Now some fresh pickings from the Political Grapevine:
Signed, Sealed, Delivered
Democrats descended on Capitol Hill Wednesday to deliver hundreds of thousands of pledges from across the country in support of President Obama's budget. The signatures were harvested during a massive effort to tap the president's huge e-mail list and capitalize on a 50-state, door-to-door campaign.
The official DNC release read, "Supporters of President Obama's budget to hand deliver 642,000 pledges...." CNN and the Huffington Post reported the DNC's claim. But the truth is somewhat more complicated.
The president's e-mail list of 13-million resulted in just 114,000 individual pledges — a response rate of less than 1 percent. Party workers secured another 100,000 signatures by hitting the streets. The DNC arrived at its 642,000 figure by making three photocopies of each petition so that every signer's senators and representative could get one.
DNC spokesperson Natalie Wyeth responded: "This effort was designed to give our supporters the tools to influence their elected officials. Of course we delivered a pledge to each of their members of Congress — 642,000 pledges. That's what we said we were delivering and that's what we did."
When asked about the impression in the DNC press release that there were 642,000 unique pledges, she offered no response.
Vice President Joe Biden traveled to Pikeville, North Carolina Wednesday with Agriculture Secretary Tom Vilsack to announce a new wave of federal stimulus funds for essential services in rural communities. Biden used the town's outdated fire station as a backdrop saying, "We're investing in places like this all across the country to demonstrate the vital role towns like this play in the recovery."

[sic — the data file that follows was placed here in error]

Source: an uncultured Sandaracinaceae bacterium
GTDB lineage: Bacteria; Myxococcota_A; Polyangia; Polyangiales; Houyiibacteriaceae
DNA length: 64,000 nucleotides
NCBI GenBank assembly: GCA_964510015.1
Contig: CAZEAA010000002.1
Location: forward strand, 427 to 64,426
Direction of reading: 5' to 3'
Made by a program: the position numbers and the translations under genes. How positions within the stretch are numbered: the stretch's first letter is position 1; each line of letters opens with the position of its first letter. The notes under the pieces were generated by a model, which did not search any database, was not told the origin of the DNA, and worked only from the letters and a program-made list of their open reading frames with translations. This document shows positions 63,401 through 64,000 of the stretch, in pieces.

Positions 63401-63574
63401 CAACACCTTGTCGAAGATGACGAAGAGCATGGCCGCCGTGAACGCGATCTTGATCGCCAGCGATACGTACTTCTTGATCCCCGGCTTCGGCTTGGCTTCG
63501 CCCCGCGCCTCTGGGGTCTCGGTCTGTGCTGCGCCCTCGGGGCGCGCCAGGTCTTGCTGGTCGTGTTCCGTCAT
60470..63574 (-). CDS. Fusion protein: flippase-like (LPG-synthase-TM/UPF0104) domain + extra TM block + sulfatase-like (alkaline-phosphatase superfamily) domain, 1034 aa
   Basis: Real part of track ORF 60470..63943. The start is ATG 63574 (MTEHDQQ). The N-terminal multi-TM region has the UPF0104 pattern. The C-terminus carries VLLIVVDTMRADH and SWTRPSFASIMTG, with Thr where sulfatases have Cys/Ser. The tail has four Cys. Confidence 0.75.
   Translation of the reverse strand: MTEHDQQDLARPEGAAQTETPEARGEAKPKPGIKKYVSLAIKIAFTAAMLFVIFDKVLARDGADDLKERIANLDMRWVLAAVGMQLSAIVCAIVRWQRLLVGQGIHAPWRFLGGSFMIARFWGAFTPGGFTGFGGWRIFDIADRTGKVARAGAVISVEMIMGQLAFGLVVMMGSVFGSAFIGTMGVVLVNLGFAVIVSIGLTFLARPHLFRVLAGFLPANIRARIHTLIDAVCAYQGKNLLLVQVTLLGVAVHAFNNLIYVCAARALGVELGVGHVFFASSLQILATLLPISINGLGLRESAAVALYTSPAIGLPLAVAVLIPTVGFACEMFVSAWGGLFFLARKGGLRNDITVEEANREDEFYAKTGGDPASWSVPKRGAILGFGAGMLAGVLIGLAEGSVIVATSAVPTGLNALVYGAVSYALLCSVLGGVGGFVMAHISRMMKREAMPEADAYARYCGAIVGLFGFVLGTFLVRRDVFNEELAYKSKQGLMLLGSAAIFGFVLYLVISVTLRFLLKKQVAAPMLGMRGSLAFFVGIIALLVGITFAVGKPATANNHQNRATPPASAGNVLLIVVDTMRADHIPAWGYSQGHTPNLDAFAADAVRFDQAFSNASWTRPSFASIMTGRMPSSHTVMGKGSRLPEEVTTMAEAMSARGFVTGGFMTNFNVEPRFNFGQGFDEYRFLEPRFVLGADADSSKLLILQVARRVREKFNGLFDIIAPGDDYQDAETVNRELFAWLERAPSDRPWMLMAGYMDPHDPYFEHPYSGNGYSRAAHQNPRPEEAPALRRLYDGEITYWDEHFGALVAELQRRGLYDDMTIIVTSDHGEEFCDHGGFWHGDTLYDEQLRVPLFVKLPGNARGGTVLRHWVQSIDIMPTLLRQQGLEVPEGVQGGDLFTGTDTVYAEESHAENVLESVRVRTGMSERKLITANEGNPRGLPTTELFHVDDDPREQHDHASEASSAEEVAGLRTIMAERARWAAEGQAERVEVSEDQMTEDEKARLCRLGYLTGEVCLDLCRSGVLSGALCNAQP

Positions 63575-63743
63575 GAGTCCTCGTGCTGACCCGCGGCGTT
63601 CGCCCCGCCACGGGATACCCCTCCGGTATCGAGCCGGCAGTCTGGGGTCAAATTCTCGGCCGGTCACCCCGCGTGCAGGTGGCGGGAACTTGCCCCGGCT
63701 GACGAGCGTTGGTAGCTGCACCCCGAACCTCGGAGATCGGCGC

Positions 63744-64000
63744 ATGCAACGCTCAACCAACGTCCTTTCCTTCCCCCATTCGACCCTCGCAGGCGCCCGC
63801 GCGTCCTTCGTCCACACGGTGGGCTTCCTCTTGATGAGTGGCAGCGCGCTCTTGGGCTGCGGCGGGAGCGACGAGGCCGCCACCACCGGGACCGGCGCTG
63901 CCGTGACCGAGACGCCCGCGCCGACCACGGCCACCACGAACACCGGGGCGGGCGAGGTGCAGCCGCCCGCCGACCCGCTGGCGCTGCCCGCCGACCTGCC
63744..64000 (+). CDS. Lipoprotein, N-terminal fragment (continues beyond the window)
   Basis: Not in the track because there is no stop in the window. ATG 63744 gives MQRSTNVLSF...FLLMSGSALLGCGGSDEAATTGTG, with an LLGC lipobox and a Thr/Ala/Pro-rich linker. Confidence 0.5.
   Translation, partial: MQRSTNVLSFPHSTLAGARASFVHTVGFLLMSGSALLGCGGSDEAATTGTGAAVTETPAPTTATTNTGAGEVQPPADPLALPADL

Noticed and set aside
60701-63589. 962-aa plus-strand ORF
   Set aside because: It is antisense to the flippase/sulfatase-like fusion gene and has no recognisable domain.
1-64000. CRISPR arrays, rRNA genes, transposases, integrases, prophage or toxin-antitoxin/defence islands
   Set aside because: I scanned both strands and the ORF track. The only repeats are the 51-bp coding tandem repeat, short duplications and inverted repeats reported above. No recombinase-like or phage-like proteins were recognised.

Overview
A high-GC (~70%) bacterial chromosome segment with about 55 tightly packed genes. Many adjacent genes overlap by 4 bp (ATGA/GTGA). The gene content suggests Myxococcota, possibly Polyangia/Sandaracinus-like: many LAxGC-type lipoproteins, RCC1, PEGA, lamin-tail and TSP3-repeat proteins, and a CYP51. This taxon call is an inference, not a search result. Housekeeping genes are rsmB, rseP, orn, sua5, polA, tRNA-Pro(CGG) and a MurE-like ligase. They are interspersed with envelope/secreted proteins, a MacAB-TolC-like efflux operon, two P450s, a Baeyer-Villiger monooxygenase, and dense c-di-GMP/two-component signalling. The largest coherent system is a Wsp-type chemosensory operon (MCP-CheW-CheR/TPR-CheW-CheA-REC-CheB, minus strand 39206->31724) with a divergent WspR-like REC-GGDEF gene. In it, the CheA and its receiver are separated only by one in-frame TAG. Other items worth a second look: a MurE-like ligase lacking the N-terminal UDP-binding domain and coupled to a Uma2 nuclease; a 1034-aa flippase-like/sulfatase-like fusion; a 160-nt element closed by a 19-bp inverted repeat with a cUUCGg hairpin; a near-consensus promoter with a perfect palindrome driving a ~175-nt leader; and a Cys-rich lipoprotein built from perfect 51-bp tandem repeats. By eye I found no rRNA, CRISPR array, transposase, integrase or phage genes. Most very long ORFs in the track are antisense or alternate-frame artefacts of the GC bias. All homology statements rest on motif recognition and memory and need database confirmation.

Pikeville is getting money for a new station. But Republican State Senator David Rouzer says it is not from the stimulus — it's actually from money approved by the Bush administration.
Rouzer told McClatchy Newspapers, "They're coming in and cherry picking the best projects and switching out the money, saying it's stimulus money. But it was already approved and in the pipeline. It's totally disingenuous to come down here and say this is stimulus money, when regardless of whether a stimulus bill passed, they were getting the money."
However, officials at the U.S. Department of Agriculture disputed Rouzer’s statements late Thursday about when the fire department's recently announced loan and grants for a new fire station were approved. And after speaking with USDA officials, the fire department's president, Russell Robertson said that he and state officials misunderstood the process. He said the fire department did not officially apply for the money until March 5. USDA provided a copy of the application with that date. McClatchy Newspapers corrected its inaccurate story.
Hold the Phone
White House officials gave journalists a toll-free number to call for an on-the-record briefing by Secretary of State Hillary Clinton and National Security Adviser Jim Jones, live from the G20 summit in London. But people who dialed that number were instead solicited for phone sex.
Reporters were greeted by a soft-voiced female — who was clearly not Secretary Clinton — and then asked for a credit card number if they felt like "getting nasty."
It turns out the wrong number was listed on the press release, which was soon updated. But when asked for comment, White House Deputy Press Secretary Bill Burton said, "A corrected phone number on a press release is probably one of the stupider things FOX News has covered lately."
— FOX News Channel's Zachary Kenworthy contributed to this report.
Bret Baier currently serves as FOX News Channel's (FNC) chief political anchor and anchor of Special Report with Bret Baier(weeknights at 6-7PM/ET), the highest-rated cable news program in its timeslot and consistently one of the top five shows in cable news. Based in Washington, DC, he joined the network in 1998 as the first reporter in the Atlanta bureau.